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The following quotes were taken from Connecting for Kids families last fall, as the winter holiday season approached. Do you have something to add? Email us at webmaster@connectingforkids.org.

Anxiety, Behavior and Social Skills

Teach family members that high fives and fist bumps mean just as much (or more) in your family because your child can give and accept these shows of affection without being forced into a situation that causes extreme anxiety.

Please understand if we leave early, It’s best for everyone that we leave when we say it’s time. We know when the kids have had enough and when the environment is making them uncomfortable.

If we choose not to participate, please know that it isn’t that we don’t want to but that the event/activity is likely “too much” right now.

If my child is rude, like saying the food is horrible, not thanking you for a gift, or corners you and talks on and on without taking a breath, please know that we are working on it.

If I give my child a correction in manners, please don’t undermine me by saying it isn’t a problem. The correction isn’t for your benefit, but his.

Please follow my lead with strange behavior. If I ignore it, you should too.

Be respectful of my child’s needs when you visit my home and the fact that I am doing the best I can for him or her. Adding your parenting advice or overstepping boundaries can cause tremendous anxiety and/or undermine lots of hard work.

 For More Information

For more information on what your family can do to help make the winter holidays better for a child struggling with anxiety, behavior challenges or a social skills delay, see Winter Holidays:  Anxiety, Behavior and Socials Skills.



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Food Allergies and Feeding Challenges

Understand that food choices and meal times can be tough for us and that we’re doing our best. If I give her a bag of potato chips instead of the fancy dinner you’ve prepared, it’s not because we don’t appreciate the work you’ve done. Her sensory inputs are off the radar right now and she needs something familiar.

Welcome the struggling child to the family table, but be prepared to offer an alternative, quieter place to eat, just in case.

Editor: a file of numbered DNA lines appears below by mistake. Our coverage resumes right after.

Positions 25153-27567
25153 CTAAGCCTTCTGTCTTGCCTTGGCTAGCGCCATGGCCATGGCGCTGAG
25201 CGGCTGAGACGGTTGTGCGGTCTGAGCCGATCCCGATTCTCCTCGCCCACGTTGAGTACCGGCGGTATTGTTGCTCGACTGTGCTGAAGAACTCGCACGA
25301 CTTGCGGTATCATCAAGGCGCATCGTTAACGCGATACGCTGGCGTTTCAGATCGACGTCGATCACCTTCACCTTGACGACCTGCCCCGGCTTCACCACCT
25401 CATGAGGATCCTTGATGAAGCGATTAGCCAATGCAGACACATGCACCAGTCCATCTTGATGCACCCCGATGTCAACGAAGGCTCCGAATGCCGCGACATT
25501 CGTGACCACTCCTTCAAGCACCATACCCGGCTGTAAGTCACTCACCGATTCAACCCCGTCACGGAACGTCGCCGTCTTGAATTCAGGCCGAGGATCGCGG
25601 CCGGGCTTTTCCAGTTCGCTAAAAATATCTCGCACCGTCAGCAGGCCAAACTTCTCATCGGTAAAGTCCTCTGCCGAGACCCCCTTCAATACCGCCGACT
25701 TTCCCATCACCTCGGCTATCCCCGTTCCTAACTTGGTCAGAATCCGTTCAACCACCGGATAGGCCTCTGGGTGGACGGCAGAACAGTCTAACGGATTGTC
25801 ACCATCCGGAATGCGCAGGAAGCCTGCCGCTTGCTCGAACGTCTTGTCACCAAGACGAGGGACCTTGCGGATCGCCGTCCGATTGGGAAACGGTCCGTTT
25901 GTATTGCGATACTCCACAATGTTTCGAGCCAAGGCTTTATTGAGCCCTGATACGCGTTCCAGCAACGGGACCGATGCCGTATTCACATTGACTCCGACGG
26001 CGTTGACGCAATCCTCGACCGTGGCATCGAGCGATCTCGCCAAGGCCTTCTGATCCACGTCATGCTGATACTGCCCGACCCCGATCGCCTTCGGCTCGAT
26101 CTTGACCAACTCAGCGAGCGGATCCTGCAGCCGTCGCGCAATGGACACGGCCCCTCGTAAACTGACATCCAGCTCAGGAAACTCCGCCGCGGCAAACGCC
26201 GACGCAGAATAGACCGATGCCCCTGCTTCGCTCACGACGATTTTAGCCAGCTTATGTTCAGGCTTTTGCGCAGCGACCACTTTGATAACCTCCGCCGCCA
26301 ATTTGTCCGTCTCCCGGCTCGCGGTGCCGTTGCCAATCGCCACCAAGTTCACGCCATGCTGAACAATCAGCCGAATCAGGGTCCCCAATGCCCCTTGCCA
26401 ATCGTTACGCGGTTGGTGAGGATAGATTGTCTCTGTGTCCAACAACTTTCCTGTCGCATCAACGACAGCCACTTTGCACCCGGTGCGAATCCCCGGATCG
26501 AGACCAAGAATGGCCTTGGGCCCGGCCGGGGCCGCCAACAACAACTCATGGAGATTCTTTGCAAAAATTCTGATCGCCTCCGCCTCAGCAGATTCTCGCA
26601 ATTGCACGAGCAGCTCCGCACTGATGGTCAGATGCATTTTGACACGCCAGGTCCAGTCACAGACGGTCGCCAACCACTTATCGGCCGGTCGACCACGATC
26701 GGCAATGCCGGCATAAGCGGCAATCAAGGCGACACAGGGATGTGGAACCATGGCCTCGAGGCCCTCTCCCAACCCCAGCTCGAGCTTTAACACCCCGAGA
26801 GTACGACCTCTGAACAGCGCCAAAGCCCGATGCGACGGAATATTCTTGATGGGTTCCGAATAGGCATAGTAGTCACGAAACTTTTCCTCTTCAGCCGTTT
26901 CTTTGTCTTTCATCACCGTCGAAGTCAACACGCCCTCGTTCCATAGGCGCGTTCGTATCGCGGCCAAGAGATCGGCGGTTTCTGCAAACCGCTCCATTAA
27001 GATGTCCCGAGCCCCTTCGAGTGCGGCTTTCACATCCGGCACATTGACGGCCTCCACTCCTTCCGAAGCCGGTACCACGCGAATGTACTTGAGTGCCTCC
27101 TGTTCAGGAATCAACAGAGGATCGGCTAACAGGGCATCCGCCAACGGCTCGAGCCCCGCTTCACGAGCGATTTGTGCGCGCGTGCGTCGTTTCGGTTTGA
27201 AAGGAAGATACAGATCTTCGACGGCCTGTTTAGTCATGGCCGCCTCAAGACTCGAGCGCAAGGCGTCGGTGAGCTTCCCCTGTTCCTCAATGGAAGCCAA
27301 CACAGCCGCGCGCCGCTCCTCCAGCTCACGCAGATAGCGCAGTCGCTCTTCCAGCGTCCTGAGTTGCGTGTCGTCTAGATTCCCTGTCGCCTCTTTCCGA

For More Information

For more information on what your family can do to help make the winter holidays better for a child struggling with food allergies or feeding challenges, see Winter Holidays: Food Allergies and Feeding Challenges.

Sensory Challenges

Don't force hugs.

Be understanding when it comes to sensory issues. If my child puts his hands to his ears, it means that something is making him uncomfortable.

Try to provide a room or area that the child and parent can sit in that is quiet and secluded. This allows the child to stim (if needed) or can help parents prevent a meltdown without interrupting festivities for others or feeling like they are on display.

While everyone looks beautiful dressed up, my children have a hard time with tags, seams and material. Please try to be understanding.

For More Information

For more information on what your family can do to help make the winter holidays better for a child struggling with sensory challenges, see Winter Holidays: Sensory Challenges.

Kindness

Please consider sitting with our child for a few minutes during an activity so that we can use the bathroom alone, mingle with others for a few minutes, or eat something while the food is still hot. We can never say thanks enough for this small gesture.

For More Information

For more information on what your family can do to help make the winter holidays better for a family with a struggling child, see Winter Holidays: Acts of Kindness that Make a Difference.

Call or email:

Phone: 1-440-250-5563
Email: info@connectingforkids.org

Address:

P.O. Box 45372
Westlake, Ohio 44145

Copyright 2015-2016, Connecting for Kids of Westlake

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